4

I can't understand this:

How do you catch a tame rabbit?
The tame way

I found that tame means:

not dangerous or frightened of people; domesticated.

But how does this fit into the joke?

13

I suspect this joke is intended to follow one about catching a wild rabbit. Therefore, it's a wordplay based on lisping "the same way [as you catch a wild rabbit]" as "the tame way".

It's not really all that funny, so don't worry about it.

  • 1
    Another word request: what do you call something that is intended as a joke, but isn't funny? – jamesqf Jun 9 '15 at 0:29
  • "An unfunny joke" works. A "dud" is fine in the right context where it's clear you're referring to the joke. A "lame joke" is also possible if it was sorta kinda halfway funny. – Nathan Tuggy Jun 9 '15 at 0:31
  • Sure, but what I meant was a single word, perhaps newly coined, to unambiguously denote things that would have been jokes if only they were funny. Dud has a more general meaning, "unfunny joke" seems like a contradiction in terms... – jamesqf Jun 9 '15 at 6:42
  • @jamesqf: As far as I know, no such word exists, although you can look on ELL and see if I'm wrong. "Unfunny joke" is the closest. – Nathan Tuggy Jun 9 '15 at 16:38
  • I would call it a "A bad joke." – Michael Dorgan Jun 10 '15 at 20:24
4

Half the joke is missing:

Q: How do you catch a wild rabbit?

A: Dress in orange and make a noise like a carrot.

It is "funny" because carrots don't make noise, and it results in a goofy mental image.

Now follow up with the joke in the question:

Q: How do you catch a tame rabbit?

A: The tame way.

It is "funny" because the listener is expecting an answer like the answer to the first joke — some sort of goofy visual imagery. Instead, they are given a little bit of wordplay, as described in other answers. The resulting cognitive dissonance provides hours of entertainment. (The unexpected answer is funny.)

  • 4
    The first part of the joke as I've heard it is "How do you catch a unique rabbit?" [You 'neak up on it]. Thus, both parts of the joke invoke mispronouncing "s". – supercat Jan 12 '16 at 22:00
2

I suspect the joke assumes knowledge of the Looney Tunes character Tweety Bird, and maybe Bugs Bunny. Tweety pronounces 's' sounds as 't', so if you asked Tweety how to catch a tame rabbit (vs catching Bugs Bunny, maybe), he would say 'The same way,' and it would sound like 'The tame way.'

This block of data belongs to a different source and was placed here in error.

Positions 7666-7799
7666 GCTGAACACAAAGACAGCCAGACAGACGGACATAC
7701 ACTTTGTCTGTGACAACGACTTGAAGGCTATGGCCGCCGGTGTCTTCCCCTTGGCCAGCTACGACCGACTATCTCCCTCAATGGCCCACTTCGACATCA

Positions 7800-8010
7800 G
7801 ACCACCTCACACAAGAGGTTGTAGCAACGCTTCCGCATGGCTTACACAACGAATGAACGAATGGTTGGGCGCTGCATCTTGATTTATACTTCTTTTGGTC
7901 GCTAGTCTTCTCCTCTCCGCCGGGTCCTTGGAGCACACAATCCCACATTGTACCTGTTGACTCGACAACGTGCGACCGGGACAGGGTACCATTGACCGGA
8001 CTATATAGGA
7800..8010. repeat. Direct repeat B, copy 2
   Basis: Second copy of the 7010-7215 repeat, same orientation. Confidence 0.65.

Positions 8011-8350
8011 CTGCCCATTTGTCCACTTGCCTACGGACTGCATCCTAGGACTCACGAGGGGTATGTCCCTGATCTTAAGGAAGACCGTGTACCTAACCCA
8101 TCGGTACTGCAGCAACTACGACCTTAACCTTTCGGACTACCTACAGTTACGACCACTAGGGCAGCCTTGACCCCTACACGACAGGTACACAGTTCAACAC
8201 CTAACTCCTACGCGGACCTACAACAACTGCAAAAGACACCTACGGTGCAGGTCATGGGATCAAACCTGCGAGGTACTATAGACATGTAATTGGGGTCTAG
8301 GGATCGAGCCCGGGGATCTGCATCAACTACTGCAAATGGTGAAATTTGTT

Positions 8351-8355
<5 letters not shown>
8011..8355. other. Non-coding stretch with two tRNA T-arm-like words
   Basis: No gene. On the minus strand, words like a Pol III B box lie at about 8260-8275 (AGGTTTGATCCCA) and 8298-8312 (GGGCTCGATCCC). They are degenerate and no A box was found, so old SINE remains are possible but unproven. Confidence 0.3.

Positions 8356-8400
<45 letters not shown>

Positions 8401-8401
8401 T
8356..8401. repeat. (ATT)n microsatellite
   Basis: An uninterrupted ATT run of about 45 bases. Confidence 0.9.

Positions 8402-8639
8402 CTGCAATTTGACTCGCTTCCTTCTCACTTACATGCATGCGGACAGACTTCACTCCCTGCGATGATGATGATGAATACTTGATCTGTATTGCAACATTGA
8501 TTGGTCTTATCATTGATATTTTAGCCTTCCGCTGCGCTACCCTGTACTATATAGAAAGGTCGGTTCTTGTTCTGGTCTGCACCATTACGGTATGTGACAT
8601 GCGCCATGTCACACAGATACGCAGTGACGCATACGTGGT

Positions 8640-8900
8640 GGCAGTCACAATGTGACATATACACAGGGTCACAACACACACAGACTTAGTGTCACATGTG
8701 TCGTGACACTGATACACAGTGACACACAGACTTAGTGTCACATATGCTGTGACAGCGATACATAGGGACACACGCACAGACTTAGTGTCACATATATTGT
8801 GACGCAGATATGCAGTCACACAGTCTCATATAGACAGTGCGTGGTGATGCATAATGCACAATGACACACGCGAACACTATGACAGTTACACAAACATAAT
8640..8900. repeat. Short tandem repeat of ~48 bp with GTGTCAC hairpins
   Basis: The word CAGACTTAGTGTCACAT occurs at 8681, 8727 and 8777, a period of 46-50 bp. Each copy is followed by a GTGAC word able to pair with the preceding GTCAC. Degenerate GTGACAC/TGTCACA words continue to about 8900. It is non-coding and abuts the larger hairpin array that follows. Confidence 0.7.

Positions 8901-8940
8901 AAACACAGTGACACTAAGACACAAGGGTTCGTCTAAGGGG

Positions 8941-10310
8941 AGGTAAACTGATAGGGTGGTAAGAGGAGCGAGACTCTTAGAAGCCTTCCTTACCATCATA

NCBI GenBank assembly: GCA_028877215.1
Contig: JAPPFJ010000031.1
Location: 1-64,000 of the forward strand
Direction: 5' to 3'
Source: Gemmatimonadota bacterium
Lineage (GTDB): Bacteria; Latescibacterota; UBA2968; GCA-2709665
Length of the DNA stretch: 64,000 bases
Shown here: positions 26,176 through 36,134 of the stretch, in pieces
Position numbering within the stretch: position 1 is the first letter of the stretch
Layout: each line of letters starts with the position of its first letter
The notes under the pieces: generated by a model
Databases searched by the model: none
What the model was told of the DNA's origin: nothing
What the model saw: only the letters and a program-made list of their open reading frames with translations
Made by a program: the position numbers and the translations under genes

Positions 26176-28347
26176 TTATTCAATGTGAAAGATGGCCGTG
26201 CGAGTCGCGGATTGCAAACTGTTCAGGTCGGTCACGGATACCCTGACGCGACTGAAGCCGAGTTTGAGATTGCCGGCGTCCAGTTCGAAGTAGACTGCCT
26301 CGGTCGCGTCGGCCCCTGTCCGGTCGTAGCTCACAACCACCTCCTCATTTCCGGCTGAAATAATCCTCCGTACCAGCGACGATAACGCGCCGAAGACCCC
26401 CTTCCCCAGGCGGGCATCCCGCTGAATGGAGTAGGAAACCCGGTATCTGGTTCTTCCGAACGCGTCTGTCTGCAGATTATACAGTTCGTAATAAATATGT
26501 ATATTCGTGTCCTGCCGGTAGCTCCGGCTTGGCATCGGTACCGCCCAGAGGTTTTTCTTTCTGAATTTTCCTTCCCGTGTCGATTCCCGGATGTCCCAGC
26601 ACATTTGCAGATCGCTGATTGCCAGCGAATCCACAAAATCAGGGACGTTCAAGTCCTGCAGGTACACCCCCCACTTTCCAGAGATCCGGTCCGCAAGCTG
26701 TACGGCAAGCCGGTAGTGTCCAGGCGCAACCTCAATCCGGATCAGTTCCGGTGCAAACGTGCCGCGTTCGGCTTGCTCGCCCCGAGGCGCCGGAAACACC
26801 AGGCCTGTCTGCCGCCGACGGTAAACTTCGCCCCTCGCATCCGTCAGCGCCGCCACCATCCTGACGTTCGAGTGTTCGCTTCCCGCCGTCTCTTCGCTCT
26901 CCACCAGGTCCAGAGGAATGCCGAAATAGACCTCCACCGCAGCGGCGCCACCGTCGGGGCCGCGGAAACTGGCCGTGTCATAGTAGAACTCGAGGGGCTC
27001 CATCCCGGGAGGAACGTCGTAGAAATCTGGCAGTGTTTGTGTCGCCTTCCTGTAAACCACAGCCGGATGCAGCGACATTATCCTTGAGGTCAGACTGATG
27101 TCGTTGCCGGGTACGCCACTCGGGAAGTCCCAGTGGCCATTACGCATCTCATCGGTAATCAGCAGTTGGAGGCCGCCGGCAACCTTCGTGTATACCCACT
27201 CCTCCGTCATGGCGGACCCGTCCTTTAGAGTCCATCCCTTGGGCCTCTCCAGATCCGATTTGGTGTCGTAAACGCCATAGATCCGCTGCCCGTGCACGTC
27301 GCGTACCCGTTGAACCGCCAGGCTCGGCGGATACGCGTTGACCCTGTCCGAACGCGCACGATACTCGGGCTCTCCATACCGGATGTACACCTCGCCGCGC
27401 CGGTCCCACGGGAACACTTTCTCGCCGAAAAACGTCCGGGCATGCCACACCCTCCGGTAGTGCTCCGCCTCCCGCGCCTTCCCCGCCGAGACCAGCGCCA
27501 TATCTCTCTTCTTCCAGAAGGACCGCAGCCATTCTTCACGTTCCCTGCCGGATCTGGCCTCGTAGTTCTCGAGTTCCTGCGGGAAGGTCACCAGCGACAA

Or maybe I'm reaching too hard. As Nathan Tuggy said, not all that funny.

2

This joke is based on the way that tame and same sound or more specifally the fact that they sound similar.

This joke is not actually a joke but more of a play on words.

1

Q. How do you catch a rabbit?
A. You sneak up on it

Q. How do you catch a unique rabbit?
A. Unique up on it

Q. How do you catch a tame rabbit?
A. The tame way, unique up on it.

I tend to regard the joke as a form of anti-humor. There's a little bit of word play going on, using homonyms to create something that is nonsense but sounds like something meaningful, and therein lies the amusement. It's along the same lines as a more famous type of anti-joke:

Q. Why did the chicken cross the road?
A. To get to the other side

Q. Why did the chicken cross the playground?
A. To get to the other slide

Q. Why did the chicken cross the ocean?
A. To get to the other tide

And there are many more of these kinds of jokes. Sometimes they take on a cultural value where people entertain each other by taking turns reciting them. They were all quite popular at my preschool.

-1

It's actually part of a joke progression.. "How do you catch a unique rabbit? Unique up on it..". "How do you catch a tame rabbit? The tame way... "

  • 3
    Welcome to ELL Sparky - keep in mind that the folks reading your answer may not be fluent in English and why this is a joke may not be apparent to them. Your answer would be more helpful if it explained how "tame" fits into the joke. – ColleenV Aug 24 '18 at 22:00

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